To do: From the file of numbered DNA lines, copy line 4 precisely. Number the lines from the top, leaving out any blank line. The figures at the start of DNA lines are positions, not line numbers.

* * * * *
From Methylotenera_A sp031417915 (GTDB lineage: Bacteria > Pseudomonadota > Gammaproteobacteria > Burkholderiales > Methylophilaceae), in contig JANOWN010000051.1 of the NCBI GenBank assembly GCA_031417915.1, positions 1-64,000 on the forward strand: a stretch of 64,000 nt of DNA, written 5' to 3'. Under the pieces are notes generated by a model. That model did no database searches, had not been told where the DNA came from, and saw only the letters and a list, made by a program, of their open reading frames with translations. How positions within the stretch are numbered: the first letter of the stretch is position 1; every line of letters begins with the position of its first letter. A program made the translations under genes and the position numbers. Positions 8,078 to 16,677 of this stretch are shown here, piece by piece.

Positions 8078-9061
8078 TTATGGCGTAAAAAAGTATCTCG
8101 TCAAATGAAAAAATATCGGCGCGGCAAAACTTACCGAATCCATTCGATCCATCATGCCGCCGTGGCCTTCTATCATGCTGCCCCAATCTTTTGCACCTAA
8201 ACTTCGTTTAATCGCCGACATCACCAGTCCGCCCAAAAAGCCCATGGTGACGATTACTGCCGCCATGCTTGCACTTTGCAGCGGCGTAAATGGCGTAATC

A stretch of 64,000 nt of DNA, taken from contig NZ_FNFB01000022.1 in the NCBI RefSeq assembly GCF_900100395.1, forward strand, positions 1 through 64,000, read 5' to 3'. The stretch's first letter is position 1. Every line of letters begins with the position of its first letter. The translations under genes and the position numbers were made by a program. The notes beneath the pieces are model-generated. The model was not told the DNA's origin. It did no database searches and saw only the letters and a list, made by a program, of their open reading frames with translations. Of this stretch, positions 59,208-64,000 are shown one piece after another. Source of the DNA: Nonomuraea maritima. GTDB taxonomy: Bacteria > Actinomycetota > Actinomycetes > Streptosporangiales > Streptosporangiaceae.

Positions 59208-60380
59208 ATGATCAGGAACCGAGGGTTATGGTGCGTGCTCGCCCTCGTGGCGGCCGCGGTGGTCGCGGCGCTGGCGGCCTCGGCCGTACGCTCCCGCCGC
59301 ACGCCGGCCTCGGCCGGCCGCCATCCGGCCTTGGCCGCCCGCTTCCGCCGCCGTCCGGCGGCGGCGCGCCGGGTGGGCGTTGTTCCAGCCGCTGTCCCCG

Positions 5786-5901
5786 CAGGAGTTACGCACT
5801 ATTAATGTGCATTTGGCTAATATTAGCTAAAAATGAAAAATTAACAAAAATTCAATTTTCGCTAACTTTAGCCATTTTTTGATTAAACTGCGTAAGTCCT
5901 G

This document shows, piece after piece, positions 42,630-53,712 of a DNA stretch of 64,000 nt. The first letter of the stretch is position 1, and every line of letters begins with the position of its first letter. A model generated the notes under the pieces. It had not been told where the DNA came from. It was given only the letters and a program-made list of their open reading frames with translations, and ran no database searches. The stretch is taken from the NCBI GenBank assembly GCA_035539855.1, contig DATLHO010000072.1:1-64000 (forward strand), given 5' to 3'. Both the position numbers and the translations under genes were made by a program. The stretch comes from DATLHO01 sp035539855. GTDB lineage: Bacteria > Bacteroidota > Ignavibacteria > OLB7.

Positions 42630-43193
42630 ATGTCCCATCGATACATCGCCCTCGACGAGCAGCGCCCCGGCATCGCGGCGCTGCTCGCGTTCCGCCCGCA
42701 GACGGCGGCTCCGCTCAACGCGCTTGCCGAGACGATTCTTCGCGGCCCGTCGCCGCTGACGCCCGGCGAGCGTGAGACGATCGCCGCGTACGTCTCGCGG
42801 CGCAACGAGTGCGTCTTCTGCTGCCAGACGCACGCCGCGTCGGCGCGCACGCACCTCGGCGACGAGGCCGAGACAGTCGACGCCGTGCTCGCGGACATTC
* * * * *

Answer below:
8101 TCAAATGAAAAAATATCGGCGCGGCAAAACTTACCGAATCCATTCGATCCATCATGCCGCCGTGGCCTTCTATCATGCTGCCCCAATCTTTTGCACCTAA